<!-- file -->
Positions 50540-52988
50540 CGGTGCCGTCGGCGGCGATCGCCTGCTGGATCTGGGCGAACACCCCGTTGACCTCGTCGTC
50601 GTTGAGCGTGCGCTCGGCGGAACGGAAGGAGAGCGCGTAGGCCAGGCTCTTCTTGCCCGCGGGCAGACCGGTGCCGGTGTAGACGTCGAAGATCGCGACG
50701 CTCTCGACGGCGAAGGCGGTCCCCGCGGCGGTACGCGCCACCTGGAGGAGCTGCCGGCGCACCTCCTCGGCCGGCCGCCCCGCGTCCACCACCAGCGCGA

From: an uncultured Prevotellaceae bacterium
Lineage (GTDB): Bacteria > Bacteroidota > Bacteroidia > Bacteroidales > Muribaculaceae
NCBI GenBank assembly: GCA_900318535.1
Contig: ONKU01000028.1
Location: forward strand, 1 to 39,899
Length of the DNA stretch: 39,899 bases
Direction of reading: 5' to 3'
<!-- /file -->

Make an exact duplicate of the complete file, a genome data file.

Positions 50540-52988
50540 CGGTGCCGTCGGCGGCGATCGCCTGCTGGATCTGGGCGAACACCCCGTTGACCTCGTCGTC
50601 GTTGAGCGTGCGCTCGGCGGAACGGAAGGAGAGCGCGTAGGCCAGGCTCTTCTTGCCCGCGGGCAGACCGGTGCCGGTGTAGACGTCGAAGATCGCGACG
50701 CTCTCGACGGCGAAGGCGGTCCCCGCGGCGGTACGCGCCACCTGGAGGAGCTGCCGGCGCACCTCCTCGGCCGGCCGCCCCGCGTCCACCACCAGCGCGA

From: an uncultured Prevotellaceae bacterium
Lineage (GTDB): Bacteria > Bacteroidota > Bacteroidia > Bacteroidales > Muribaculaceae
NCBI GenBank assembly: GCA_900318535.1
Contig: ONKU01000028.1
Location: forward strand, 1 to 39,899
Length of the DNA stretch: 39,899 bases
Direction of reading: 5' to 3'